The presents have been opened, the wrapping paper binned, the food eaten and booze drunk.
With the business end of Christmas done, the question is: When is the right time to pack up the Christmas tree and all its decorations?
Is there a specific date to take it all down? Surely, it doesn’t matter if we leave it all up until mid-January? What about late January?
Every family embraces different traditions when it comes to putting up the tree and taking it down. Some trees appear in lounge rooms as early as mid-November, while some of us procrastinate to extremes and leave it up into January, or even February.
There is a shelf life for the real, live Christmas tree in the Australian summer.
But traditionally, there’s a generally accepted Christmas-tree deadline between January 5 and 6, or 12 days after Christmas Day.
Once called Twelfth Night, the people of the Victorian era marked January 5 as the official end of Christmas celebrations with cake, Christmas carols, dancing and chalking the door with a cross to bless the house.
The merriment in anticipation of the Epiphany on January 6 recognises when the Three Kings came bearing gifts for Christ, guided by a star, represented in modern times by our use of fairy lights at Christmas.
Still, there’s a lot of variation in what is considered the ‘proper’ time to get rid of Christmas trees, which finds its origin in the pagan rituals and traditions of the forest-dwelling ancient Germanic people.
In modern Germany, the Christmas tree and decorations are most commonly taken down on January 6, or Three Kings Day, when the children are often allowed to raid the tree for the sweets and treats used as decorations.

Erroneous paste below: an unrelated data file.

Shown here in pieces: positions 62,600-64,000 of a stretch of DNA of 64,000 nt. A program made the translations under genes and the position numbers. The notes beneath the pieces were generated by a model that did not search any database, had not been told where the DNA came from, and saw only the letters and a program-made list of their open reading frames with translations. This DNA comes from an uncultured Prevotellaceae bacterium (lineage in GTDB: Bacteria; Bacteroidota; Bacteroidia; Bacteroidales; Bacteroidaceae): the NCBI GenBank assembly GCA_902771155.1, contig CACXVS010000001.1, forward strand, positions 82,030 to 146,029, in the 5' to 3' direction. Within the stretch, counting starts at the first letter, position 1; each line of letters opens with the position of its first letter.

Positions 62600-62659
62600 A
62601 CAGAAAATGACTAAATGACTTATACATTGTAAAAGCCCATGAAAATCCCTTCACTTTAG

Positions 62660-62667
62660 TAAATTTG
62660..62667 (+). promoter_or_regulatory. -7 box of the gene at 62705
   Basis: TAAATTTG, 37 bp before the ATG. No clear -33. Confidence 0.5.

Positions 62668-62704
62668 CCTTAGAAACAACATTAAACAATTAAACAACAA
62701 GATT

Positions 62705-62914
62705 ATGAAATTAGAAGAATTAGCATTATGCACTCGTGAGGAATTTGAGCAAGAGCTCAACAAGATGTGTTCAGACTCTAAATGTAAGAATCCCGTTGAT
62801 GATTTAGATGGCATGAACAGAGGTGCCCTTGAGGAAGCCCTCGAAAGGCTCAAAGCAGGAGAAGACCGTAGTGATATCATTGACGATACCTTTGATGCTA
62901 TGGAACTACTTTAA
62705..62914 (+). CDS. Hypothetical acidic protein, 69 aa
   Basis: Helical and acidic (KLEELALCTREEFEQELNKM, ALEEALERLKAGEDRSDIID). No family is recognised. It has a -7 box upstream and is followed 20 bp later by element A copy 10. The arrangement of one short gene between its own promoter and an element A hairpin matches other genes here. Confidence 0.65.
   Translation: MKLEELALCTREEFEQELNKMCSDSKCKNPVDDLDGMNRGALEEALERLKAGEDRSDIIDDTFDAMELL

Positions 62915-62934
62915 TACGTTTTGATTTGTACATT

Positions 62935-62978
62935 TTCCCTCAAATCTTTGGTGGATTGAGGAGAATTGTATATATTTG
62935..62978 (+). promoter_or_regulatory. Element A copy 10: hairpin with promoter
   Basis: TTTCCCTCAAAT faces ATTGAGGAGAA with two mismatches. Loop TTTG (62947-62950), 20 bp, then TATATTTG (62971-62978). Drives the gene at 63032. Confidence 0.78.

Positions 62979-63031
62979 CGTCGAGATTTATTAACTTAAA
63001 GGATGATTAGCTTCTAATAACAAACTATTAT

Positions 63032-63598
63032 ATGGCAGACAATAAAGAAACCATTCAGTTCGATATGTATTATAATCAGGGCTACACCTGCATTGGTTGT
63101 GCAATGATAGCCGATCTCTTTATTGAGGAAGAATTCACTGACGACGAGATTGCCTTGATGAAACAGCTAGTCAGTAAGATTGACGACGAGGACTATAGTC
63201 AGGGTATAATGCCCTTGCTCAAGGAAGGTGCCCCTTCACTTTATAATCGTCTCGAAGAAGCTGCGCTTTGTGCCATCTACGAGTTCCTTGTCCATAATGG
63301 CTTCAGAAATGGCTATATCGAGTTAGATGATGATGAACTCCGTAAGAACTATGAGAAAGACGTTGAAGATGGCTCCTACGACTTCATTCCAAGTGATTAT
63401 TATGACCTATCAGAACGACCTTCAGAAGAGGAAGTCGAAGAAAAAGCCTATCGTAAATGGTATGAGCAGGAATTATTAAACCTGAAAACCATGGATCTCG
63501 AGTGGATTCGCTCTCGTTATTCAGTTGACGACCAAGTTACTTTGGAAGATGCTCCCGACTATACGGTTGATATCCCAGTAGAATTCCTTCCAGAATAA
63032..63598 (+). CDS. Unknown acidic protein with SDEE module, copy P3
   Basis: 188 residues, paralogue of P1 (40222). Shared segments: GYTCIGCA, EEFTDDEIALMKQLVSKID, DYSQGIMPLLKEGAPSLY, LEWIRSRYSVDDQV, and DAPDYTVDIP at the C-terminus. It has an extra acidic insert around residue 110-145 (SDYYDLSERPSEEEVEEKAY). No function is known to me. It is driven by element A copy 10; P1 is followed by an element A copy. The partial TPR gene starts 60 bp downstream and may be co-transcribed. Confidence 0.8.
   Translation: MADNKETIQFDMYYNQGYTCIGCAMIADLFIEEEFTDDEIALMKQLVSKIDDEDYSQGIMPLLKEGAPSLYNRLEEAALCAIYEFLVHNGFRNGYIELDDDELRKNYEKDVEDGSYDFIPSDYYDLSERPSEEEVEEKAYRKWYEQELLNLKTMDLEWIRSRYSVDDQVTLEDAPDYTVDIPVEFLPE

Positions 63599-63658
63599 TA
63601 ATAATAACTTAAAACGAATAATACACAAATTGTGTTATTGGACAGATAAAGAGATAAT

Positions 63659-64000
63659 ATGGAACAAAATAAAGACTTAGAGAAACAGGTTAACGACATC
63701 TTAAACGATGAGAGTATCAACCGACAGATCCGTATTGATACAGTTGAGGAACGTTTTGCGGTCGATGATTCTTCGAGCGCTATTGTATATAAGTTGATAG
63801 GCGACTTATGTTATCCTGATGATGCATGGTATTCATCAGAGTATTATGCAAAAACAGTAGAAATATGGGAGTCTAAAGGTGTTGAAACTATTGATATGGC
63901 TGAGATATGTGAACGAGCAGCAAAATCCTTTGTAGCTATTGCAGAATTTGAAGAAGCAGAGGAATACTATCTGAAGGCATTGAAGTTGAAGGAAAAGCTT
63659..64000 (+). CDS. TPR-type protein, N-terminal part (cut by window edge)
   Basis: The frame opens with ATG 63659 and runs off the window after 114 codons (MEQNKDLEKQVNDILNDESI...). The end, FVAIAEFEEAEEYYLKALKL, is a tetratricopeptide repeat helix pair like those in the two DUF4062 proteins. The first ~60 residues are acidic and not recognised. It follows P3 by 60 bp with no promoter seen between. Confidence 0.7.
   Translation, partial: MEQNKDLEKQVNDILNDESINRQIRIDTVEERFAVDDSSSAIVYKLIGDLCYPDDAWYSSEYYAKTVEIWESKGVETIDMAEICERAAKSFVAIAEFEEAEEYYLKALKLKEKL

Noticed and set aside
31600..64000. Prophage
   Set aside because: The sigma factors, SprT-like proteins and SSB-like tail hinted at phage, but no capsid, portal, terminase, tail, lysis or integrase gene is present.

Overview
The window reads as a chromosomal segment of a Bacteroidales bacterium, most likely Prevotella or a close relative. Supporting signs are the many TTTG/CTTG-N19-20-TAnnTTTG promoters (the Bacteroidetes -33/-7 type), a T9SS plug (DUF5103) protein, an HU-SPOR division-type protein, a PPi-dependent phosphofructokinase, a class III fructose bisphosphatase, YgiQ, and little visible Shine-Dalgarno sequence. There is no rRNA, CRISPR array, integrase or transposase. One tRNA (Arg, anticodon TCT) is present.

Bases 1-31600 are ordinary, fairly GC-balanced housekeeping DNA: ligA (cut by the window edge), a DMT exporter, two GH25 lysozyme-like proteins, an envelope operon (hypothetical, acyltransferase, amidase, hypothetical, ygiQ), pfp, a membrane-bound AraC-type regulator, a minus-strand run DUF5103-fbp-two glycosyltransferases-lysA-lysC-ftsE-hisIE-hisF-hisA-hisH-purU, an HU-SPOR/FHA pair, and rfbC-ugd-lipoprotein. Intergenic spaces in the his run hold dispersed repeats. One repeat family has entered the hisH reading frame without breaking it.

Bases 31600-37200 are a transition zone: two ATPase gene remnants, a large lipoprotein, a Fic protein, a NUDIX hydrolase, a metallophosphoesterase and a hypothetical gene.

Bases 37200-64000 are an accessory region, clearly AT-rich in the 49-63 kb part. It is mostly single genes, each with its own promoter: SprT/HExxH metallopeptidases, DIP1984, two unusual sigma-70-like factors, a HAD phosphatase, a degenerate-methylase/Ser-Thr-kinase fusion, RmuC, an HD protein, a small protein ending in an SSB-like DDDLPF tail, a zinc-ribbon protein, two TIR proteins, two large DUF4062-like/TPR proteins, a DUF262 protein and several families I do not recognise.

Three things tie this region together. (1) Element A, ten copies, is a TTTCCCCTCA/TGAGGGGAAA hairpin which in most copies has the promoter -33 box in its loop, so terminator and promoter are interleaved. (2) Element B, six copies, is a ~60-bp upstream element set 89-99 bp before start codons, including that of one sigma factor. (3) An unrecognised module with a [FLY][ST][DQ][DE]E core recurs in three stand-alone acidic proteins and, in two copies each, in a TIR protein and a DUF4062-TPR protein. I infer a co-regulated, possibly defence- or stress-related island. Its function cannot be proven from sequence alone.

Watch TND’s entertaining video about the origins of the Christmas tree
In Australia, the ‘right’ time to pack up the tree is often considered to be sooner than the traditional end of Christmas.
Australian School of Etiquette director Zarife Hardy told The New Daily she believes the Christmas tree should go up on December 1 and should come down on December 30 or 31.
Keeping the fresh or plastic tree any longer was not appropriate, she said, while also admitting she felt “huge sadness” when she witnessed live Christmas trees dumped on the footpaths of New York City.
“We’re exhausted at this time of year and the last thing you want to do is pull it down, and it’s much more exciting putting it up, but it’s closure,” Ms Hardy said.
“You’ve got to wrap up that time of year, finish, complete it and start the new year with no Christmas decorations around.”
And when it comes to commercial interests, Christmas trees and decorations go up early and come down early to provide the right backdrop for more sales and bigger spending.
Justin Mason, of Countdown Merchandise & Sales, who has been in the business of putting up and taking down commercial Christmas decorations for 25 years, told The New Daily some shopping centres remove trees and ornaments as early as the night of Christmas Day or on Boxing Day.
“Some decorations don’t get pulled out until January 6, but most want Santa to be cleared off the floor as soon as possible,” Mr Mason said.
“They need the floor space for the sales or renting out the space. Santa’s got to go back to the North Pole.”